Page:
Adapted from a generations-old family recipe, these pancakes check both the hearty and light boxes. They're ideal for individuals with multiple food allergies or vegans as they're dairy and egg free. Since buckwheat is not a "real" grain they're paleo too. However, the real reason to make a batch is because they're very good.
Yield: about 12, 4-inch pancakes; serves 4.
Time to make: 30 minutes active. Overnight batter ferment.
Tools needed: Spice or coffee grinder. Large bowl. Measuring cups and spoons or kitchen scale. griddle or skillet.
Note: For best flavor, use a spice or coffee grinder to pulverize buckwheat groats into a flour with many different levels of coarseness. Pre-ground buckwheat flour may be used as well.
1) The night before making the cakes, place the flour, the yeast, the white sugar and the salt into a very large bowl. The batter will expand vigorously and can overflow a bowl that's not at least twice the volume as the ingredients. Stir well to blend, then add the water and stir vigorously. Loosely cover with a sheet of plastic and set in a warm-ish place (70 F to 90 F) on a counter that won't be damaged by overflow.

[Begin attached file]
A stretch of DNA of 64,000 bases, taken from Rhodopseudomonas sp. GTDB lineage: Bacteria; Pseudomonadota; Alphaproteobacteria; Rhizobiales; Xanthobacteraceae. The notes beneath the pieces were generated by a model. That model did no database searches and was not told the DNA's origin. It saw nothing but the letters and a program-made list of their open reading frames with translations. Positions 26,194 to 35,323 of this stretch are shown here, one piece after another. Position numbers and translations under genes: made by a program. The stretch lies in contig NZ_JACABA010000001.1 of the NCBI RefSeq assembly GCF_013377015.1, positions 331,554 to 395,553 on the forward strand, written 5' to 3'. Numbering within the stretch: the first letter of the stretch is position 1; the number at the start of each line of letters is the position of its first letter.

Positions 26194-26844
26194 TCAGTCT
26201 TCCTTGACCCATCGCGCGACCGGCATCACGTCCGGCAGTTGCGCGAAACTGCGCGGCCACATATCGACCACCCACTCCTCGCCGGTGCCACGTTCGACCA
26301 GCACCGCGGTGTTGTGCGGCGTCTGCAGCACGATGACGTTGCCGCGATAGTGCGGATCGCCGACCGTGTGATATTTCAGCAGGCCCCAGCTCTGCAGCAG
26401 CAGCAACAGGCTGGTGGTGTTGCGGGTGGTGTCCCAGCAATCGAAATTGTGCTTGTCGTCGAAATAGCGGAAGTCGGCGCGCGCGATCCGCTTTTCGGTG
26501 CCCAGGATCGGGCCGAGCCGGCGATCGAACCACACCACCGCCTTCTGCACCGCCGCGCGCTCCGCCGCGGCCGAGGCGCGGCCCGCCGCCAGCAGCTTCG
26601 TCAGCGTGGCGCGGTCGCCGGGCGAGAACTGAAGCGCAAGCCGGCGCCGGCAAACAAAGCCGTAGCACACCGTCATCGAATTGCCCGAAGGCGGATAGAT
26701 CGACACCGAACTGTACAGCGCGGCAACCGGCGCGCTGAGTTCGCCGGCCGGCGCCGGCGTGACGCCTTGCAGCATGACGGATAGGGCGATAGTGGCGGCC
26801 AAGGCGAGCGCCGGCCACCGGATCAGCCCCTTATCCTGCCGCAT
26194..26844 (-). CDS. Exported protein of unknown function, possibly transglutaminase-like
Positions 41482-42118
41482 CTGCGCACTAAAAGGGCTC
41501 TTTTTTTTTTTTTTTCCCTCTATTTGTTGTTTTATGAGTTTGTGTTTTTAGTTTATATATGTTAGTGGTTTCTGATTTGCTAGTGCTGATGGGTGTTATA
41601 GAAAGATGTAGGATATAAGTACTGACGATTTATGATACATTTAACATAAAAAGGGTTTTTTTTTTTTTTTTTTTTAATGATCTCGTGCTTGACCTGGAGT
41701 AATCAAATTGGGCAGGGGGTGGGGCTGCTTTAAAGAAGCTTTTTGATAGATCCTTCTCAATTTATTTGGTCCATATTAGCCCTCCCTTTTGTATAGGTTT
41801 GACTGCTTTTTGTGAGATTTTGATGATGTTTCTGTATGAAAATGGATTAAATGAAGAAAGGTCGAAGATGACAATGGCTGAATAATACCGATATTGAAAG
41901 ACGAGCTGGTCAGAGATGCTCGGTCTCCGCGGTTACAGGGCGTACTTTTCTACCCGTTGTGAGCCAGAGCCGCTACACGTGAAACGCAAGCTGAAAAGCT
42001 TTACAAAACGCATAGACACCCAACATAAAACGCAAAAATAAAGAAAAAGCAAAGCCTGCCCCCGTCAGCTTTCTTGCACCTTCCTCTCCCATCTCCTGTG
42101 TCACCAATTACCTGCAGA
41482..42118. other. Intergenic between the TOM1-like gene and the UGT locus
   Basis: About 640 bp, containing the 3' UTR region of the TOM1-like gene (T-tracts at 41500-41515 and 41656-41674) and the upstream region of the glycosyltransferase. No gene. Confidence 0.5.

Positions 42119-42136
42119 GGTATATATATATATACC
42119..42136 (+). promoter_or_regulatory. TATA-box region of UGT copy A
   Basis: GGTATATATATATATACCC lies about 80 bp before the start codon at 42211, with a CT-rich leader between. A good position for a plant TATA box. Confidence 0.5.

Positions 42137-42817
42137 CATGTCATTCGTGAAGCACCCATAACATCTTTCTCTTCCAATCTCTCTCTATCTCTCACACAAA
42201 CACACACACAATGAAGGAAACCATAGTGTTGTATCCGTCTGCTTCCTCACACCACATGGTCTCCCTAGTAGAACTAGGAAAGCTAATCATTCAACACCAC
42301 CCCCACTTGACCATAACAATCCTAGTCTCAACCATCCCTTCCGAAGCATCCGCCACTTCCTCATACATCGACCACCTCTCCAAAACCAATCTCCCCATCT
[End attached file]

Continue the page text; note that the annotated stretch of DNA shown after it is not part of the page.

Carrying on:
2) In the morning, check your batter. It should have risen overnight, leaving a "bathtub ring" on the inside of the bowl, then fallen back down. A finger dip will reveal a sour, grainy, unique flavor. If the batter is very thick you can add water. Thick batter makes cakes that are more difficult to cook all the way through.
3) Heat up a skillet or electric griddle to 350 F and grease lightly. Add the brown sugar, oil and soda to the batter and stir very well blended. The sour batter will react immediately with the soda and you may notice it start to swell. Pour 1/4 to 1/3 cup of batter onto the hot skillet. When the edges turn dry-ish and the center bubbles, flip. After a minute or two poke a hole into the center to see if they're cooked or still wet. Continue cooking until done.
Serve warm with syrup, molasses, honey or jam, and of course, bacon.